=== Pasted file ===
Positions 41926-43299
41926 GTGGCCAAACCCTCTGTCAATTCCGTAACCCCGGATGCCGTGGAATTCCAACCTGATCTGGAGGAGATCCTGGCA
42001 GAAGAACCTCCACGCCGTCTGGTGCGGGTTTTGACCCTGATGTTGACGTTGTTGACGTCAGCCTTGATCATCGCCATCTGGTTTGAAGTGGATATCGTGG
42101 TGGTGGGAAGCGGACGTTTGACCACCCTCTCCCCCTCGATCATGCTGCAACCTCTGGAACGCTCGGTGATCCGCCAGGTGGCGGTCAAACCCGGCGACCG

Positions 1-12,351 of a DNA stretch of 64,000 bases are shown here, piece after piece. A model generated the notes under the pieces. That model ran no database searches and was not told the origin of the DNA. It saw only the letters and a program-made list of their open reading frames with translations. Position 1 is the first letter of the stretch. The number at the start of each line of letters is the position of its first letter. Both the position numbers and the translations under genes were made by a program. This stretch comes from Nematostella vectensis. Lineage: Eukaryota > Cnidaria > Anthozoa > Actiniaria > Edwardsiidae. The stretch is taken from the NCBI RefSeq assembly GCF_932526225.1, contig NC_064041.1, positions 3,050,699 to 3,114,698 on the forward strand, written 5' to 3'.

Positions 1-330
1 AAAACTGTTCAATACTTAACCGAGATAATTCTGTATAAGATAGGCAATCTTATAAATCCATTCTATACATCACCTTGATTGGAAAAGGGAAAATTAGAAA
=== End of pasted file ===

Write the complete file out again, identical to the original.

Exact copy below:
Positions 41926-43299
41926 GTGGCCAAACCCTCTGTCAATTCCGTAACCCCGGATGCCGTGGAATTCCAACCTGATCTGGAGGAGATCCTGGCA
42001 GAAGAACCTCCACGCCGTCTGGTGCGGGTTTTGACCCTGATGTTGACGTTGTTGACGTCAGCCTTGATCATCGCCATCTGGTTTGAAGTGGATATCGTGG
42101 TGGTGGGAAGCGGACGTTTGACCACCCTCTCCCCCTCGATCATGCTGCAACCTCTGGAACGCTCGGTGATCCGCCAGGTGGCGGTCAAACCCGGCGACCG

Positions 1-12,351 of a DNA stretch of 64,000 bases are shown here, piece after piece. A model generated the notes under the pieces. That model ran no database searches and was not told the origin of the DNA. It saw only the letters and a program-made list of their open reading frames with translations. Position 1 is the first letter of the stretch. The number at the start of each line of letters is the position of its first letter. Both the position numbers and the translations under genes were made by a program. This stretch comes from Nematostella vectensis. Lineage: Eukaryota > Cnidaria > Anthozoa > Actiniaria > Edwardsiidae. The stretch is taken from the NCBI RefSeq assembly GCF_932526225.1, contig NC_064041.1, positions 3,050,699 to 3,114,698 on the forward strand, written 5' to 3'.

Positions 1-330
1 AAAACTGTTCAATACTTAACCGAGATAATTCTGTATAAGATAGGCAATCTTATAAATCCATTCTATACATCACCTTGATTGGAAAAGGGAAAATTAGAAA